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Boeing Earnings Plunge Amid 737 Problems

Bill Koenig
By Bill Koenig Senior Editor, SME Media
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Boeing Co.’s third-quarter profit nosedived amid declining commercial aircraft deliveries as the company works to get the 737 Max back in the air.

Boeing quarterly earnings slid more than half compared with a year earlier, the company said today. The aircraft maker’s profit for the quarter totaled $1.17 billion, or $2.05 a share, compared with $2.36 billion, or $4.07 in 2018’s third quarter.

The company posted “core earnings,” which exclude some costs, of $895 million, or $1.45 a share, down from $1.89 billion, or $3.58, a year earlier

Commercial aircraft deliveries for the period plunged 67 percent to 62 planes. Revenue for the business declined 41 percent to $8.25 billion. Total Boeing revenue for the quarter fell 21 percent to almost $20 billion.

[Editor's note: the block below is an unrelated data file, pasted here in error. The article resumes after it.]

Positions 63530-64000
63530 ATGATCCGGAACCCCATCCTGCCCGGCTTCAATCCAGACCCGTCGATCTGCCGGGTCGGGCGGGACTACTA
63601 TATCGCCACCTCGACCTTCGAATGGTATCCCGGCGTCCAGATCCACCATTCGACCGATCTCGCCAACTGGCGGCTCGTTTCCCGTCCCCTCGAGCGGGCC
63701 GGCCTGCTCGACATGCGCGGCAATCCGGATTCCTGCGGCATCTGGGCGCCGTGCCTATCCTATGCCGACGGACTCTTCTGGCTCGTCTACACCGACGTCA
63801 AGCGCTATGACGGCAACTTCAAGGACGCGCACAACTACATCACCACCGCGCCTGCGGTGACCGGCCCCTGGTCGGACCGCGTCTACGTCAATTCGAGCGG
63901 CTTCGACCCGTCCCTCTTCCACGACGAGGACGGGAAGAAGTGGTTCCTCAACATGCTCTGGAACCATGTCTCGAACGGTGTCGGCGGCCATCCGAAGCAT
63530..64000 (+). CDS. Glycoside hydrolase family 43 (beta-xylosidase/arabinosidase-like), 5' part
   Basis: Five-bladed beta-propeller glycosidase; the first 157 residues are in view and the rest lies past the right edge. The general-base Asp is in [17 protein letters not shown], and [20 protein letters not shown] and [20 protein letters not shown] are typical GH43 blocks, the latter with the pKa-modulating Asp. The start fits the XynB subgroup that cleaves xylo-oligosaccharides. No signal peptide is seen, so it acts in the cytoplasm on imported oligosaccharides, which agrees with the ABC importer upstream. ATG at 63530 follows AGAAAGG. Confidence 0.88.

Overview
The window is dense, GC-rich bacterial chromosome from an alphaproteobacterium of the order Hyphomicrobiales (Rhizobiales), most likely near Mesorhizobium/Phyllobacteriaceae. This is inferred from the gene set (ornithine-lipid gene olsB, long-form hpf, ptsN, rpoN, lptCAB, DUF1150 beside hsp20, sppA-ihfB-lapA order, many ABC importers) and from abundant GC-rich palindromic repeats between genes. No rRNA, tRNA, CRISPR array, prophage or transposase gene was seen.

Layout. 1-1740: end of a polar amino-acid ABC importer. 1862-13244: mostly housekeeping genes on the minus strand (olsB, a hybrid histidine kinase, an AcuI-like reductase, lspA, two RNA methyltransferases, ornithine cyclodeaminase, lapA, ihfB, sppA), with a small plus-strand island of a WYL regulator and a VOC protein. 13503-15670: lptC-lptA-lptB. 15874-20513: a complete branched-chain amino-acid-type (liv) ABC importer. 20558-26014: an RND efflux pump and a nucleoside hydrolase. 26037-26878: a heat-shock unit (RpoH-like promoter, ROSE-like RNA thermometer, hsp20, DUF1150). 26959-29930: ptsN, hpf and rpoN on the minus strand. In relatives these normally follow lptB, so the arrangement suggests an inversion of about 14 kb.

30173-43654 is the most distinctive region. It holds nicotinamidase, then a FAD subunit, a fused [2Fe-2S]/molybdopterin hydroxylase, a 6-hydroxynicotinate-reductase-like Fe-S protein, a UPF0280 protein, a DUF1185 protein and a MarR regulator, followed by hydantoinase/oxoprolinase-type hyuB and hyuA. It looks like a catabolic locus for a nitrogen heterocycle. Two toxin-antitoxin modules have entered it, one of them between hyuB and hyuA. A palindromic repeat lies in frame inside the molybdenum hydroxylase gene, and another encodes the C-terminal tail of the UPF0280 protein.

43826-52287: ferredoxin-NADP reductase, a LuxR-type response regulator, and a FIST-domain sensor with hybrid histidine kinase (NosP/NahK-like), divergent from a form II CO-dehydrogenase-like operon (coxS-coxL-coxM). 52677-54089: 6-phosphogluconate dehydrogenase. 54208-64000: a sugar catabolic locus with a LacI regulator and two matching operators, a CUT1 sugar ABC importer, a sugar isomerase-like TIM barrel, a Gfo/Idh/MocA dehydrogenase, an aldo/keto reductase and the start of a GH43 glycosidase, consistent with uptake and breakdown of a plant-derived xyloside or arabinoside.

The 737 Max is one of Boeing’s most important commercial aircraft models. It has been grounded since two fatal crashes in Indonesia and Ethiopia that killed 346 people.

Earlier this month, a group of aviation safety experts criticized both Boeing and the U.S. Federal Aviation Administration concern the development and certification of the aircraft.

Boeing Moves

What’s more, Boeing’s board of directors stripped CEO Dennis Muilenberg of his chairman title. Board member David L. Calhoun, was named non-executive chairman. This week, Boeing named Stan Deal as its new head of commercial airplanes.

In its earnings report, Boeing said it has developed software and training updates for the 737 Max. The company said it’s working with the FAA and other regulators. Boeing wants to get the 737 Max back in the air by the end of the year. Boeing makes 42 737 aircraft a month and wants to boost that to 57 by late 2020.

"Our top priority remains the safe return to service of the 737 MAX, and we're making steady progress,” Muilenberg said in a statement.

For the first nine months, Boeing posted a profit of $375 million, down 95 percent for the same period in 2018. Revenue fell 19 percent to $58.6 billion. With “core earnings,” it had a loss of $864 million.

Commercial aircraft deliveries for the period slid to 301, down from 568 a year earlier.

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